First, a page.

"We can't allow things that are inaccurate to stand." — The Word of Our Dan, February 19, 2008.

Friday, July 02, 2010

Ferrity (I)

The minister of transportation defends the much-maligned ferry service he is responsible for, even as the service is in a state of disarray as the peak season is about to start:
[The] Transportation Minister... said Friday they are working to repair the ferry as quickly as possible. During sea trials after the annual re–fit, [the Minister] said the crew discovered the ship's control system had to be replaced entirely. That part is on order but, in the meantime, he said there isn't another ferry available to replace the [vessel].

[The Minister] said technicians are trying to come up with a temporary solution, but that he isn't offering any guarantees.

"Hopefully, I'll get good news, if not today, sometime in the next couple of days, whether or not we can do it. And if we can't do it, I'll have to go back to the people and say, 'it can't be done, and here, the complete system needs to be done, and this is the time it's going to take,'" said [the Minister].
Almost immediately, the cry went up from all the usual suspects on-air and on-line, about how the distant and uncaring government was running the ferry service into the ground, and how there should be a constitutional challenge because the ferry was supposed to be free anyway, and to heck with it, maybe we should separate.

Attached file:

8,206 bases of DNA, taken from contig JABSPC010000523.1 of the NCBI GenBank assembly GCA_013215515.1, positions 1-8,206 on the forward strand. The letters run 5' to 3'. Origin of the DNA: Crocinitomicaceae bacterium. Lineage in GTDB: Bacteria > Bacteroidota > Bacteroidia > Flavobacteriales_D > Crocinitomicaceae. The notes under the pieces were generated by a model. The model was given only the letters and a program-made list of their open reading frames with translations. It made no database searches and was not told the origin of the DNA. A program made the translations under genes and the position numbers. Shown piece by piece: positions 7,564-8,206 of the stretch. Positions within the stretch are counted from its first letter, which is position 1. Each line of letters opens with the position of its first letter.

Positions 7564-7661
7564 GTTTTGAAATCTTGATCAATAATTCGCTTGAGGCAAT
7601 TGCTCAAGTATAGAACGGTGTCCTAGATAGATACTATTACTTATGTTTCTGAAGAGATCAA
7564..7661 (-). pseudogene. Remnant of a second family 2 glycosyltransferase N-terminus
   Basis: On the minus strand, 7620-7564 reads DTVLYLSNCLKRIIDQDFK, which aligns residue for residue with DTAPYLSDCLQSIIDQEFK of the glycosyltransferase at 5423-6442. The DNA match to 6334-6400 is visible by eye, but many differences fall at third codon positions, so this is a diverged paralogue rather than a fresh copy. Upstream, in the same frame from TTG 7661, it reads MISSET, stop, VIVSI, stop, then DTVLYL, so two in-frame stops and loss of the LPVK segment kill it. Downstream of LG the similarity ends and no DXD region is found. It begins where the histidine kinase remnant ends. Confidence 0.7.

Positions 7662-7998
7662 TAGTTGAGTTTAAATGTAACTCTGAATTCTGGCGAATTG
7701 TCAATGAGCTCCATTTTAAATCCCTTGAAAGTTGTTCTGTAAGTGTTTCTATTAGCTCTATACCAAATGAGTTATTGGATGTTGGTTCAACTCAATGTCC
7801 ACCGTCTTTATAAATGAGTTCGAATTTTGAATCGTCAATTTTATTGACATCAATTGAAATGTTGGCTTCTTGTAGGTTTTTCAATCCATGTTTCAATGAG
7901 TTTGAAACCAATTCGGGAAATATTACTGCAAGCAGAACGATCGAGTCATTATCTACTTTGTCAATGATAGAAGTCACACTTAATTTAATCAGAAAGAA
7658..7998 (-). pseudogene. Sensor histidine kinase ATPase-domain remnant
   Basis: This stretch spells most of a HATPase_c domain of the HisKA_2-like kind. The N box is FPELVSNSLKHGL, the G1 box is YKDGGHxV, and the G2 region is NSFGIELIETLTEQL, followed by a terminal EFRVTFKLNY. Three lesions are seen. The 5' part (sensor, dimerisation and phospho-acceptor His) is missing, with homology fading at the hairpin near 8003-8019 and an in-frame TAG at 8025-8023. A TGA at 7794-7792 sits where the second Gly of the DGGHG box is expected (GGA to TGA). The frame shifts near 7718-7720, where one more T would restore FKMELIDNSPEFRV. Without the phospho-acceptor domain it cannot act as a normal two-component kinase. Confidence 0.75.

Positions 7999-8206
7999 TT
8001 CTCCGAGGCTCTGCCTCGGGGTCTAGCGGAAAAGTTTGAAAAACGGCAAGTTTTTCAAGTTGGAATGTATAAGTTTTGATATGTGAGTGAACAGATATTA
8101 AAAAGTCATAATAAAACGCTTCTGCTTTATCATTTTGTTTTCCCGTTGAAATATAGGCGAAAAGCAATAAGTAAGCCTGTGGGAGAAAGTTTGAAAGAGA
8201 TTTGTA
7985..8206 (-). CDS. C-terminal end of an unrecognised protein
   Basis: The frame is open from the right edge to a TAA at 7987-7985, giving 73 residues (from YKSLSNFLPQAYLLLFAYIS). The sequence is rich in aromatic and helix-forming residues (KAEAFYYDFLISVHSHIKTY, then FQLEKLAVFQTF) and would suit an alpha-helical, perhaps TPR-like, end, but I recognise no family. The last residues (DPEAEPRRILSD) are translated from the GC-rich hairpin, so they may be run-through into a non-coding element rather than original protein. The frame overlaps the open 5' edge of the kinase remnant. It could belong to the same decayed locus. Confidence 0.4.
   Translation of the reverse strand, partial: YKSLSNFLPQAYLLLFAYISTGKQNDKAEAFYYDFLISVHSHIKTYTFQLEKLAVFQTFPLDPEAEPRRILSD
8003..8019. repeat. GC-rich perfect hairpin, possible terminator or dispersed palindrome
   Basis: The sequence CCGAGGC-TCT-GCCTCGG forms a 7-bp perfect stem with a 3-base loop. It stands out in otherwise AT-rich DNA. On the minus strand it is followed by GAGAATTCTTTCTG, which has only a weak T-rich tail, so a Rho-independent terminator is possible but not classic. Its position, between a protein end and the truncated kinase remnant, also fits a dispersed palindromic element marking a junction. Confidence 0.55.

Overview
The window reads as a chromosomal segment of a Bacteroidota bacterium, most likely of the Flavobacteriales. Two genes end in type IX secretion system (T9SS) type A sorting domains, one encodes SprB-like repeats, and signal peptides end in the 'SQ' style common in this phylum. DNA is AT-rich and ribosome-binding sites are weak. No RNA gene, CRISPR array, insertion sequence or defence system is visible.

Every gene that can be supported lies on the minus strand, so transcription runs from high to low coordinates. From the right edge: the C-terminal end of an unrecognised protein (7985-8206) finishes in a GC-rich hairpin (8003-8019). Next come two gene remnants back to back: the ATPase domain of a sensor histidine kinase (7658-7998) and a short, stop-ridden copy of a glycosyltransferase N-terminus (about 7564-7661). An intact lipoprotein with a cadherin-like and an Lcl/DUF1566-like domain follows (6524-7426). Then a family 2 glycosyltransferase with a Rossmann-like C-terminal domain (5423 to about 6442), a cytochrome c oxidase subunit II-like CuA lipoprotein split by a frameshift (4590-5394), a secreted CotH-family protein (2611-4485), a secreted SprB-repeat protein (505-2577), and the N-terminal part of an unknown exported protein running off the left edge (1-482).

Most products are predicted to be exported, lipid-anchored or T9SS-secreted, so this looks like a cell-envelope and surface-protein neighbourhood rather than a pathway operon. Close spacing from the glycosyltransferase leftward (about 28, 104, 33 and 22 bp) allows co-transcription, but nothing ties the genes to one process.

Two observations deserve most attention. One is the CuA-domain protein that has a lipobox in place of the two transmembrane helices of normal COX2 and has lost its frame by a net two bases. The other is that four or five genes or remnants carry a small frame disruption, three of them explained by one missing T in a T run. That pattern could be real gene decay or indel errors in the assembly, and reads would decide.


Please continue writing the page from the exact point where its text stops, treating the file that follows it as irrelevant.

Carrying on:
Oh, wait. Of course, none of those things happened, because the ferry service involved is the provincial one serving Labrador, and the minister involved is one Tom Hedderson.

Yip. That Tom Hedderson:
"The Government of Newfoundland and Labrador is making the right investments and coming up with the creative concepts to promote this province as a travel destination," Minister Hedderson said. "However, those efforts are constantly threatened by decisions made by transportation carriers such as Air Canada and Marine Atlantic. These decisions create obstacles which affect easy, affordable access to much of this province and that is a constant challenge to our ability to grow the tourism industry."



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